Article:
Called the Kyocera Echo, the smartphone features a patent-pending pivot hinge designed to enable the smartphone’s two displays to operate independently, ether side-by-side or combined to form a 4.7-inch integrated display. The device will use Google’s Android 2.2 operating system and will operate over Sprint’s CDMA EV-DO network rather than Clearwire’s WiMAX network.
The phone will be customizable and include pre-loaded apps to take advantage of the dual-screen. VueQue, for instance, allows users to watch a video in one display while browsing, queuing and buffering additional videos in the other.
Kyocera Echo also offers four viewing modes. Single-screen mode acts like a single-display touchscreen smartphone; Simul-task mode displays two of the phone’s seven core apps running at the same time but independently on dual displays; Optimized mode allows both displays to support a single app, while tablet mode enables one application to spread across both screens for a full 4.7-inch viewing area.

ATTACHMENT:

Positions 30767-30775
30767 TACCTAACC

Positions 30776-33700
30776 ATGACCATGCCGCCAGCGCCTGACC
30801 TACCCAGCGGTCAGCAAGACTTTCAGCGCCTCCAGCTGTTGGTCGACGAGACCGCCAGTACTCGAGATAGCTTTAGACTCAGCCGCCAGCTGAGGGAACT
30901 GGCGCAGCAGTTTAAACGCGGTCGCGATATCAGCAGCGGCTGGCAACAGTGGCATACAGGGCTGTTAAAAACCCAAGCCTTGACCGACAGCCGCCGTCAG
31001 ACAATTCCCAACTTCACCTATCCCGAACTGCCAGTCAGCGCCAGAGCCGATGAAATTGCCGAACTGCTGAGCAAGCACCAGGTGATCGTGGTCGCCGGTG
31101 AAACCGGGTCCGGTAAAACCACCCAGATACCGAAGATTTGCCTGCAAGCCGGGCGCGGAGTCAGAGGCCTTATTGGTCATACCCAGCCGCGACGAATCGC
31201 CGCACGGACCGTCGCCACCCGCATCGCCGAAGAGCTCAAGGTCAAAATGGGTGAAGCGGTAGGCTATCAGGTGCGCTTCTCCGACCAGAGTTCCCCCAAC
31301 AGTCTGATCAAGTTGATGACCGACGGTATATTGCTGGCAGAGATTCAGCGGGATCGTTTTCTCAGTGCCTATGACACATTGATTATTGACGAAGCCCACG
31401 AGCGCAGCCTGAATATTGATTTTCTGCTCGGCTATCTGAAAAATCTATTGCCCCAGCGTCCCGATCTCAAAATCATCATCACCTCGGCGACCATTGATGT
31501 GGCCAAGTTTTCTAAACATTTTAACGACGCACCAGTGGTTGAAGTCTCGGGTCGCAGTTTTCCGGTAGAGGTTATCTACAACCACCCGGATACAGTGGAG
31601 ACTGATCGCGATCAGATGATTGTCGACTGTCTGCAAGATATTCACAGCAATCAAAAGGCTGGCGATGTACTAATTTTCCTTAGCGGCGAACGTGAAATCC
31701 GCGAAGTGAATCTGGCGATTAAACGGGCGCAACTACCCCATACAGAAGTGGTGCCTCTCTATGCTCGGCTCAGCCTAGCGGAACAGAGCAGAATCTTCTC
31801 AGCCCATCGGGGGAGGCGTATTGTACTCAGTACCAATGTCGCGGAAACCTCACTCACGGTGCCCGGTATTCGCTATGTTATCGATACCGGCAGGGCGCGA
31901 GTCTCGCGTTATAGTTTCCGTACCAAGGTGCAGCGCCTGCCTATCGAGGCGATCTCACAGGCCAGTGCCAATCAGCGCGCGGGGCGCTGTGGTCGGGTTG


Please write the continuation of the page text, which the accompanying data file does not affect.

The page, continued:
Ross Rubin, an analyst at the NPD Group, told FierceWireless that the Echo’s two screens can provide greater flexibility for users. “However, when working with an operating system with a wide variety of apps across a wide array of hardware such as Windows or Android, it can be difficult to attract third-party software developers to take real advantage of a dual-screen device, which limits its potential. This is in contrast to products that are created specifically to support dual screens such as the Nintendo DS.”